What happened

Shares of Coherus Biosciences (NASDAQ:CHRS) opened Monday down 31.6% on sky-high volume. The drugmaker's stock is getting pummeled as the result of the U.S. Food and Drug Administration rejecting the company's Biologics License Application for drug candidate CHS-1701, which is a biosimilar version of Amgen's (NASDAQ:AMGN) blockbuster white-cell booster Neulasta.

The FDA cited a need to reanalyze existing data and more manufacturing information on CHS-1701 as the reasons for the rejection. As of 9:44 a.m. EDT, Amgen's shares were up 1.54% on the back of this positive regulatory development.

Falling stock chart

Image source: Getty Images.

So what

With sales of roughly $4.6 billion in 2016, Neulasta generated about 21% of Amgen's total annual revenue last year. So, if Coherus were able to break into this highly lucrative market with its biosimilar, the drugmaker should be able to haul in at least $500 million at peak from this single product -- depending on competition from other companies and the evolution of pricing points for Neulasta biosimilars along the way. That's a tidy sum for a company currently sporting a market cap of $732 million.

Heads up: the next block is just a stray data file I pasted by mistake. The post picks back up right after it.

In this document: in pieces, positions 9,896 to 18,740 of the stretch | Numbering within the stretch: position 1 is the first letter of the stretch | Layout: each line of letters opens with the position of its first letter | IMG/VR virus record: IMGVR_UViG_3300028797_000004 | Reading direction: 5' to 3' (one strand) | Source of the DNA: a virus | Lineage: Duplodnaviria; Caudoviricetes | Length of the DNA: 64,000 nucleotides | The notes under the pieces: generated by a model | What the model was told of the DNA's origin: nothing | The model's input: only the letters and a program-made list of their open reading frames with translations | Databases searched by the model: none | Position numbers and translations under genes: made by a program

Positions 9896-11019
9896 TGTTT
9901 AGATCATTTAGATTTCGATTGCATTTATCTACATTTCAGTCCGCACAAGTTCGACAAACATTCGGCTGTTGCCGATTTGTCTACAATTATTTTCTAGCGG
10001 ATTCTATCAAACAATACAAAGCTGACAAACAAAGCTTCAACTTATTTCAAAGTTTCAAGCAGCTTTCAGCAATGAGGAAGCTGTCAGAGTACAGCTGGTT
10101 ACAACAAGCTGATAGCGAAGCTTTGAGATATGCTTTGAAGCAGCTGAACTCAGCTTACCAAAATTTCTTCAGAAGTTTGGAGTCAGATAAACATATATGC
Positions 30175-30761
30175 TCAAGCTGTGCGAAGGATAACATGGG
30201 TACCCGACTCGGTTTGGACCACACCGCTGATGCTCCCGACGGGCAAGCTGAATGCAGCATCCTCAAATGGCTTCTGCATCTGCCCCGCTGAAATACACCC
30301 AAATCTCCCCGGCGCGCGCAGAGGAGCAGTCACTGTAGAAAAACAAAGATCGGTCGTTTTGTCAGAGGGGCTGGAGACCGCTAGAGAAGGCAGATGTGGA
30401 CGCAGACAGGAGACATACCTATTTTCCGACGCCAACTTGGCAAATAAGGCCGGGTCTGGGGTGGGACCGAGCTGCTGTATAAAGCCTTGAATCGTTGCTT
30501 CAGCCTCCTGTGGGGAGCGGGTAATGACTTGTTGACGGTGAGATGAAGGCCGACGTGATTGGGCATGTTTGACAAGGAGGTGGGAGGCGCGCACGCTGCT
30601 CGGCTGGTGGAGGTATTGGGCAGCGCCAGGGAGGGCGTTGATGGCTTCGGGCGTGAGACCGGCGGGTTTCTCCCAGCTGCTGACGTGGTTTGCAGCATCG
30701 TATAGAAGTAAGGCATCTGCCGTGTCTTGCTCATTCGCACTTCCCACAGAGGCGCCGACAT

Now what

Today's news isn't all doom and gloom for Coherus. The FDA, after all, isn't requiring any additional clinical trials that may require a costly capital raise at shareholders' expense, according to the company's press release. So under a best-case scenario, Coherus might be able to turn around this failed regulatory application within just a matter of months, and still have CHS-1701 on the market sometime in 2018. In other words, this steep sell-off is probably overdone, and may represent an attractive buying opportunity.

Amgen, for its part, gets a few more months of reprieve from biosimilars for one of its key products, which is obviously great news. The biotech, after all, still hasn't totally established a dominant commercial footprint for its next generation of products, which are designed to offset any declines in top sellers like Neulasta.

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